How to Cite a Standard in Vancouver Referencing
  • 2-minute read
  • 17th October 2021

How to Cite a Standard in Vancouver Referencing

If you refer to a technical standard in your writing, you’ll need to cite it correctly. In this post, we set out how to cite a standard in Vancouver referencing.

How to Cite a Standard in Vancouver Referencing

When using the Vancouver reference style, you cite sources by using an endnote number in the text, with sources numbered sequentially in the order they are cited. For example, the first source in your document will be cited with a (1) in the text, the second source will be cited with a (2), the third with a (3), and so on.

These numbers point to corresponding entries in the reference list at the end of your document. Take the following, for example:

An implantable medical device remains in the body for at least 30 days (4).

The number here shows that we can find full details of the relevant standard in the fourth entry in the reference list. And if you later refer to the same technical standard again, you should use the same endnote number each time.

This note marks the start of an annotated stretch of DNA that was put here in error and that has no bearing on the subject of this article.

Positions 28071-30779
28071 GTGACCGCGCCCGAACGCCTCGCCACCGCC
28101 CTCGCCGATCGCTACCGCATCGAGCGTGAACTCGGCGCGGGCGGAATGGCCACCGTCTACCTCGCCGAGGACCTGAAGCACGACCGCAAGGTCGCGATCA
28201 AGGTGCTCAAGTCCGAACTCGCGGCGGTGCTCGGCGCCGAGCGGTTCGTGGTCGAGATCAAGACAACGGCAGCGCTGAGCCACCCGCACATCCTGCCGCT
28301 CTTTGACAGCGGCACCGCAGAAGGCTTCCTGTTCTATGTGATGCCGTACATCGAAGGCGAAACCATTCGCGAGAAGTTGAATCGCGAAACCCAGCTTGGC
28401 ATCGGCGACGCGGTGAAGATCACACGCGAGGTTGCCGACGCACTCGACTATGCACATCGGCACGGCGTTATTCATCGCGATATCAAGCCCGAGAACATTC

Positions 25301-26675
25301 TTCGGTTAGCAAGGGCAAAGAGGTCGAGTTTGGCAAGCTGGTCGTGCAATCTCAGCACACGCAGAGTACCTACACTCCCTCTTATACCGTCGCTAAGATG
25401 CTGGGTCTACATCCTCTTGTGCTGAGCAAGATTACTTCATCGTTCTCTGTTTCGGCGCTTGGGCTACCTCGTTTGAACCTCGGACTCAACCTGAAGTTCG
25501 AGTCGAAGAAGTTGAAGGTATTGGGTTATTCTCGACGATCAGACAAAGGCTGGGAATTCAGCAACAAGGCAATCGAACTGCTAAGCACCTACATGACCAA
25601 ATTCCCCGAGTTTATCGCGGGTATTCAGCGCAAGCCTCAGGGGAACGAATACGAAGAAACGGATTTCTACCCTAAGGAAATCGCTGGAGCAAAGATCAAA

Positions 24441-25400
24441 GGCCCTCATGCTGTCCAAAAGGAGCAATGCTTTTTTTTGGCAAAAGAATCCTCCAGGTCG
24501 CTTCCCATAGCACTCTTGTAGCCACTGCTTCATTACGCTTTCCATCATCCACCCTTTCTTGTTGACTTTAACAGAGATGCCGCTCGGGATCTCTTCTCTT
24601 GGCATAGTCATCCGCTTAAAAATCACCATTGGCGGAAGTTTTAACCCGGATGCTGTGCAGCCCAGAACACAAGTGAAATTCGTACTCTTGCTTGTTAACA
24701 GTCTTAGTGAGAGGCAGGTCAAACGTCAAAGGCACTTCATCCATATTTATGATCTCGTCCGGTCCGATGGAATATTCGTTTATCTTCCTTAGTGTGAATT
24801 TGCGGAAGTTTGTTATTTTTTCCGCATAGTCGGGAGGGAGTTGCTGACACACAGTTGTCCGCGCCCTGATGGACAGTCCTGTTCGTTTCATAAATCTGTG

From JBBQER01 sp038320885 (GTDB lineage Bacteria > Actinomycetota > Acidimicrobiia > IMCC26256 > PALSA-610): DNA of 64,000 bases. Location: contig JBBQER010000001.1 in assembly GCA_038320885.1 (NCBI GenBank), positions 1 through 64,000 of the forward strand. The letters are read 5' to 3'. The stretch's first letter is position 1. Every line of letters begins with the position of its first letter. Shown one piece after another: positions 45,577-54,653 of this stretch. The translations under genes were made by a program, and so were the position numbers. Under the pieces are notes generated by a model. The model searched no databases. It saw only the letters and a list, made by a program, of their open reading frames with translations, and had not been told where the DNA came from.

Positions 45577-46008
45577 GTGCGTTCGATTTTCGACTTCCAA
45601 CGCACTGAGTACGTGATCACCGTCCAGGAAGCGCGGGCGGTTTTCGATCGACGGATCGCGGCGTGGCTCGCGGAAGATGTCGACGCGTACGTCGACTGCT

Standards in a Vancouver Reference List

The format for a technical standard in a Vancouver reference list is:

(Source Number) Issuing Organization Name. Standard Number. Title of Standard. Place of Publication: Publisher; Year of publication.

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Note that the “source number” here should match the number used in citations.

For instance, our above example would appear like this in the reference list:

(4) International Organization for Standardization. ISO 13485:2016. Medical Devices – Quality Management Systems – Requirements for Regulatory Purposes. Geneva: ISO; 2016.

Expert Vancouver Proofreading

Be aware that Vancouver referencing (also known as number–endnote referencing) can vary among different institutions. For example, some versions specify the use of square brackets rather than round ones for the endnote numbers, while others don’t use brackets at all but instead require superscript numbers.

If you’re a student, your course materials should tell you which version to use (or you might have a style guide you have been asked to follow). Regardless of which version of Vancouver referencing you use, be sure to apply it consistently.

Our proofreading team includes experts in Vancouver and all other referencing styles. If you’d like a professional to check your reference list or any other writing, we’re just a few clicks away. Why not submit a free sample document today?

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